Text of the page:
Ram took out the wallet from his bag he was carrying to pay the store and put that in his pocket for easy access. He put all his lucky gatherings in the grocery bag and rolled it up as if it was already full.

Ram reckoned that he had picked up enough to pay about half the bills he owed, for which he had brought home money that day. He was also principled. He did not want to take, live off or splurge with someone else's money. In fact, he had never ever splurged in his life. Ram had seen others splurge, be generous or show-off and he had always watched calmly feeling - "It is not for me!"

He had grown up and lived so far with very little money to spare. In the early years it was quite deficient but now he had barely enough but usually sufficient to meet his needs. He had always lived within his means and held back from impulsive, expensive purchases or displays of generosity with money. When he wanted to give something extra for someone, it was usually through service, time and effort to give them something they could use.

Ram approached the corner-store (it was at the corner of two main intersecting roads). It was well lit against the general backdrop of poorly lit roads and outsides of houses in the area. He saw a couple of beggars huddled to one side of the road on the footpath where they had their makeshift shelter.  Ever wary, they watched him as he approached and greeted him traditionally 'Ram Ram".
He too replied the in the same manner. It struck him as funny that without knowing it, they had addressed him by his name. It seemed like a divine sign.

On an impulse, as Ram went by, he dropped a couple of currency notes from his bag into their surprised hands. They were surprised by his sudden move close to them and even more surprised at what he had given them. Ram had already walked a dozen steps before he heard their loud blessings behind him. They decided in their street-smart wisdom not to question or look too closely at who their benefactor was. Ram had a little thrill at being able to give something to some stranger who could use help.

Ram went into the store. The store owner greeted him. He was happy to see Ram, who was always prompt and paid his dues. He had other customers who were 'friends' and put him in an awkward spot. They would show up and pay part of the dues and let them carry on for another month citing some sob-story. He had to simply listen, negotiate and strike a fine balance between firm business sense and good friendly sympathy. He liked customers like Ram who were no fuss at all. He summoned Ram to the head of the queue ahead of those he knew who were there to haggle and moan. He signaled his son to collect Ram's payment and enter it in his record book. The ones that were there to pay fully were directed to the store-owner's son for quick service. Those that could not pay the full amount had to line up and discuss it with the owner himself in a separate queue. While the discussion and pleading seemed public and humiliating, it was a (not so) subtle tactic to motivate people to pay up fully in time or pay a price.

Ram first paid the store-owner's son to settle his accounts up-to-date and then suddenly remembered to pick up coconuts for home. There were a few people in line behind him - a couple of them were known to Ram too. One of them, Sampath, had a parent suddenly fall seriously ill and unexpected expenses came along. He was there to plead for more time. Ram greeted him and inquired about his ill parent. That man seemed a bit ashamed for Ram to see him in this situation.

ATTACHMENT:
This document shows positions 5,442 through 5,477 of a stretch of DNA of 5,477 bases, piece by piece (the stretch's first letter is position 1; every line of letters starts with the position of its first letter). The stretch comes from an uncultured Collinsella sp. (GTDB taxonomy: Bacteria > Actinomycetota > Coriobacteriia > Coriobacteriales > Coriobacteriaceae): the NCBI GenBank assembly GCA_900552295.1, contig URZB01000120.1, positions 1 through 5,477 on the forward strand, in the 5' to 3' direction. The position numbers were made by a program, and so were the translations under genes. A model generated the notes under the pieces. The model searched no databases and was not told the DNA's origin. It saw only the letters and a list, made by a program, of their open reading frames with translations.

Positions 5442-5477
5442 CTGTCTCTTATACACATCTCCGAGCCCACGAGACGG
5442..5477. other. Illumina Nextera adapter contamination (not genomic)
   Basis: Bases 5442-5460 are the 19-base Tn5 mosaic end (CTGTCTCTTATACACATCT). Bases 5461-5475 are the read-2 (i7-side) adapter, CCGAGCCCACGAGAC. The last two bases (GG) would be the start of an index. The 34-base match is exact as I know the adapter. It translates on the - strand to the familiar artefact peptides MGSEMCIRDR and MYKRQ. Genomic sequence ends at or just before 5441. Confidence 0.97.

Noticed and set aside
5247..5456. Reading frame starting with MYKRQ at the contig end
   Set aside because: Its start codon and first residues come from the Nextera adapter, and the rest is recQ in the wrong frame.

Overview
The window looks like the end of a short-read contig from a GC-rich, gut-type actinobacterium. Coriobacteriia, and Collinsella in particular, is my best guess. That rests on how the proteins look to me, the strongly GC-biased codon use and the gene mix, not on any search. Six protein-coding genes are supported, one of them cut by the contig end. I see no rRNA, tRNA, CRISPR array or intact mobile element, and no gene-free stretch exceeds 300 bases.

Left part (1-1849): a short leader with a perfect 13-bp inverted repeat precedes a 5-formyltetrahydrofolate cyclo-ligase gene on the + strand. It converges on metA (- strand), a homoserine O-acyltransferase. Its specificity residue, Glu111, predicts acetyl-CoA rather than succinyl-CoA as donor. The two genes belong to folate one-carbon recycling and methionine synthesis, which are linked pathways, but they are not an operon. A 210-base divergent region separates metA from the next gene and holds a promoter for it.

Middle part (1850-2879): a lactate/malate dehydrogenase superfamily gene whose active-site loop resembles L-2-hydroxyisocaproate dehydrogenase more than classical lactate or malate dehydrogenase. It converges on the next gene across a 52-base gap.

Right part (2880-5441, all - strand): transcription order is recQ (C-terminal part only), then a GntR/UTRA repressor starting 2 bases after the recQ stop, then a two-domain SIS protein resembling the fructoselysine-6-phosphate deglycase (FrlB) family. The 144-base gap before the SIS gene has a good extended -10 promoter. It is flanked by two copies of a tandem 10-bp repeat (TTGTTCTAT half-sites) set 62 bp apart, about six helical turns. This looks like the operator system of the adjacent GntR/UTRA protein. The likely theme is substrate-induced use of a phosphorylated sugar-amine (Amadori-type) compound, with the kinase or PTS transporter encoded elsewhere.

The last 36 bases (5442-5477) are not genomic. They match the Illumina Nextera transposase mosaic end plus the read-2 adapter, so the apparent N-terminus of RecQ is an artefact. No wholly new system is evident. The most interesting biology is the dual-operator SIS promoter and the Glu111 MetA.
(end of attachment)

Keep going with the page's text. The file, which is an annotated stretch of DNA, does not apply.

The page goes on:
Ram went over and they spoke softly. Ram figured that the amount owed by that man could not be much more than what Ram himself had paid. He decided to do something and tried to come up with a way to do it without appearing patronising or putting that man in a spot. Ram gently called him over to one side as he picked up a couple of coconuts at the isolated end of an aisle. He grabbed a handful of currency from his find and held it rolled up in his fist behind his back.

"How is your mother doing? I heard she was seriously ill. I have been meaning to come over and visit. She has been wonderful to us ever since we were young. I remember her fondly, the dishes and treats she made for us. I have always wanted to do something for her. Please, do let me. It will be an honour and privilege. I will not have you refuse me," Ram pleaded and thrust a small bundle of notes into his hands and pressed it firmly shut. Ram looked him in the eye and held his resisting hand.

Sampath was moved to tears. He had known Ram since they were young teenagers. He was surprised and dazed at Ram's gesture. He started to protest and blabber, but Ram said to him, firmly '"Go now! I will visit your home tomorrow" and pushed him away. That man looked up briefly to the heavens and mouthed a 'Thankyou' to God, went towards the store-owner's son. Ram felt a sudden high and a rush of feeling of having some power to change people's situation. It was an unfamiliar, strange feeling.

Ram quickly paid for the coconuts with his 'own money' to a shop assistant, picked up a couple of extra empty brown paper bags that were used to give loose or measured quantities of groceries at the store and walked out. He wandered slowly, taking his time towards his friend Kathik's house. A strange and different feeling came over Ram as he pondered what he had done. He had never splurged in his life. He had never been in a position to give away money generously without it affecting his welfare. Now he felt like fate had given a chance to experience just that. He had not used his 'lucky money' on himself so far and felt good about having given it to two persons he felt were deserving and in need. He had a strong resistance to the thought of using it on himself or his own family. Before he realised it, he found himself at the doorstep of his friend Karthik's house - a small two bedroom flat with a kitchen and living area, much like Ram's own home.